United States of America, Plaintiff-appellee, v. Robert Antione Weathers, A/k/a Web, A/k/a Shorty Web,defendant-appellant.united States of America, Plaintiff-appellee, v. Edward Williams, A/k/a June, Defendant-appellant, 854 F.2d 1318 (4th Cir. 1989)

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US Court of Appeals for the Fourth Circuit - 854 F.2d 1318 (4th Cir. 1989) Argued July 15, 1988. Decided Aug. 8, 1988. Rehearing Denied in No. 87-5648 April 19, 1989

Richard Christopher Bittner (Warren A. Brown on brief) for appellants.

Billy S. Bradley, Assistant United States Attorney (Breckinridge L. Willcox, United States Attorney on brief) for appellee.

Before CHAPMAN, WILKINSON, and WILKINS, Circuit Judges.


Edward "June" Williams and Robert "Web" Weathers appeal their convictions of bank robbery claiming error in the admission of the testimony of a bank customer, who identified Williams, in not allowing the defense to impeach a government witness with a prior robbery conviction, in permitting the testimony of Roy Hamilton over the appellant's objection as to his competency, and in sentencing the appellants under 18 U.S.C. § 2113(a), (b), and (d). The government concedes error as to the sentences. We find no other error, so we affirm the convictions and correct the sentences.

There was ample evidence to convince a jury that appellants robbed a Cantonsville, Maryland branch of the Maryland National Bank on March 19, 1987. At trial appellant Williams was identified by one William Dempsey, who had been a customer in the bank at the time of the robbery. Williams contends that a photographic array shown to Dempsey several days after the robbery was impermissibly suggestive and that a later line-up was also impermissibly suggestive. We have examined the record and do not find these procedures to have been impermissibly suggestive. The in-court identification by Dempsey was reliable. The witness had ample time and opportunity to observe Williams during the robbery, and this testimony was reliable under Manson v. Braithwaite, 432 U.S. 98 (1977).

Appellants claim that they were denied the opportunity to fully cross-examine Tyrone Simmons about his prior armed robbery conviction in 1970. He had been released on parole in 1975, but was reincarcerated because of a parole violation and was finally released in 1979. Appellants contend that under Federal Rule of Evidence 609, they should have been allowed to impeach Simmons with his 1970 conviction because he was not released until 1979. The appellants are correct in this contention, but we find the error to be harmless beyond a reasonable doubt. There was sufficient other evidence of Simmons' criminal activities, and these were used by the appellants in their efforts to impeach his testimony. He admitted that he had been convicted of another felony within the past ten years, that he had heroin on his person at the time he was arrested as a suspect in this case, and that he was addicted to heroin.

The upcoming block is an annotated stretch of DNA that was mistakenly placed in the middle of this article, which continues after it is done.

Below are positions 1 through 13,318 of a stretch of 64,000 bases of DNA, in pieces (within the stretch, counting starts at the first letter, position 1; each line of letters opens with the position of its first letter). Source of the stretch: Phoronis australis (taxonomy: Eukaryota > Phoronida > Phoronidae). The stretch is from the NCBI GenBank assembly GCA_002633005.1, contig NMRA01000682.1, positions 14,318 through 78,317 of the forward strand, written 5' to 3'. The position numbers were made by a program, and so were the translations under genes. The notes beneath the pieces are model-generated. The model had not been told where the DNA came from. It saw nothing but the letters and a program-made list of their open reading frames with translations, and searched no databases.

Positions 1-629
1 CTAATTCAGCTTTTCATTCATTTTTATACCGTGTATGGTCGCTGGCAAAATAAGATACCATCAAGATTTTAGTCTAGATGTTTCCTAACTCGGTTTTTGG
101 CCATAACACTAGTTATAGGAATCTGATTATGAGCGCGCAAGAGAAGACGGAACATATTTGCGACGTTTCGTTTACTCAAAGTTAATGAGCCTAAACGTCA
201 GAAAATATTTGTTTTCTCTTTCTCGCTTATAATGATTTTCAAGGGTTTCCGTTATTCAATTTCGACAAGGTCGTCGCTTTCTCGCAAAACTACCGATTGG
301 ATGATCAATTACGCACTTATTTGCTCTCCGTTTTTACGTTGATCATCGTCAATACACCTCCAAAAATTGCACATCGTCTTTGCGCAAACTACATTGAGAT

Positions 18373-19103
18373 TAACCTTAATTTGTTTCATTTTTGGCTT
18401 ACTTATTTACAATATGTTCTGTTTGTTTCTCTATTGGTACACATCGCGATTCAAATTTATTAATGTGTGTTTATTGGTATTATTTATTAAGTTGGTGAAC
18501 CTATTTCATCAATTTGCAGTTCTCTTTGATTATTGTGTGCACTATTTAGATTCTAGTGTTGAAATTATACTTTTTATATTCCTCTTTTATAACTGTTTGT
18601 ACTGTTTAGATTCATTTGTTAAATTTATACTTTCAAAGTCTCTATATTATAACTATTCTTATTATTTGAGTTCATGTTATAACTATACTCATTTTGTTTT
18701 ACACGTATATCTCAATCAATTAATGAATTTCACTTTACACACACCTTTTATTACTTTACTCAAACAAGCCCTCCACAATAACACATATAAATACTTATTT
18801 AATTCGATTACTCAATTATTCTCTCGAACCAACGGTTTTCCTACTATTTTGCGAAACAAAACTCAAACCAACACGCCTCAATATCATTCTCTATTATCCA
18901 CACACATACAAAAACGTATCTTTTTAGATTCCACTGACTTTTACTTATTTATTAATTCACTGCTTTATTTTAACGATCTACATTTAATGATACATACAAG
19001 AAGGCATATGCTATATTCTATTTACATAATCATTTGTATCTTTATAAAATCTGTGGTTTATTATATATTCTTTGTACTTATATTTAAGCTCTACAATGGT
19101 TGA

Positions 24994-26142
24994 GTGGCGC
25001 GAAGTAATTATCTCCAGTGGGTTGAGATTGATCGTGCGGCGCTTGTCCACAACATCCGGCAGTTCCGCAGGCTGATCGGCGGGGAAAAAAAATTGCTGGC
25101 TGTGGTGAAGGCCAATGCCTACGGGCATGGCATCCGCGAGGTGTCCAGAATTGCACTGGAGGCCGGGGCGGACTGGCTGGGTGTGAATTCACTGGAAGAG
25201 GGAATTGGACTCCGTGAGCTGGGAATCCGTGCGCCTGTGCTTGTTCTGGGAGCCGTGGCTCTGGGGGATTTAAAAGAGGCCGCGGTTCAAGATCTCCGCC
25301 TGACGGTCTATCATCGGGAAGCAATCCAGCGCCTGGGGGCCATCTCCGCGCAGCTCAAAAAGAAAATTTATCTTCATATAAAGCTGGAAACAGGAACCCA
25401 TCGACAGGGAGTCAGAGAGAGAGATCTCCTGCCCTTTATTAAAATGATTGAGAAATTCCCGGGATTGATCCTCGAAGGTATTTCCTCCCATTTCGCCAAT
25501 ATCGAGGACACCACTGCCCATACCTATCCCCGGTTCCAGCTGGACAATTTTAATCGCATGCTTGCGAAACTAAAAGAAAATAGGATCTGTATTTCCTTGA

Appellants contend that the testimony of the witness Roy Hamilton should have been excluded because he was unable to remember certain dates and names, and he took the Fifth Amendment as to one question. Under Federal Rule of Evidence 601 every witness is presumed competent to testify, unless it can be shown that he does not have personal knowledge of the matters about which he will testify, or that he does not have the capacity to recall, or that he does not understand the duty to testify truthfully. U.S. v. Lightly, 677 F.2d 1027, 1028 (4th Cir. 1982). It is within the discretion of the trial judge to determine whether the evidence should be received, and we find no reason to disturb the trial judge's admission of the Hamilton testimony.

We have held that the various subsections under 18 U.S.C. § 2113 create lesser included offenses of one crime. A defendant may be convicted on multiple sections of this statute, but he may only receive a penalty under one subsection. U.S. v. Whitley, 759 F.2d 326 (4th Cir. en banc 1985), cert. denied, 474 U.S. 873 (1985). Both Weathers and Williams were sentenced under Sec. 2113(a), (b) and (d). The sentences on (a) and (b) run concurrently with the sentence imposed under (d). However, the convictions merge into the Sec. 2113(d) count and the appellants should only be sentenced under it. We therefore vacate the sentences imposed on each of the appellants under Secs. 2113(a) and (b), and we affirm the twenty-year sentence given to each defendant under Sec. 2113(d).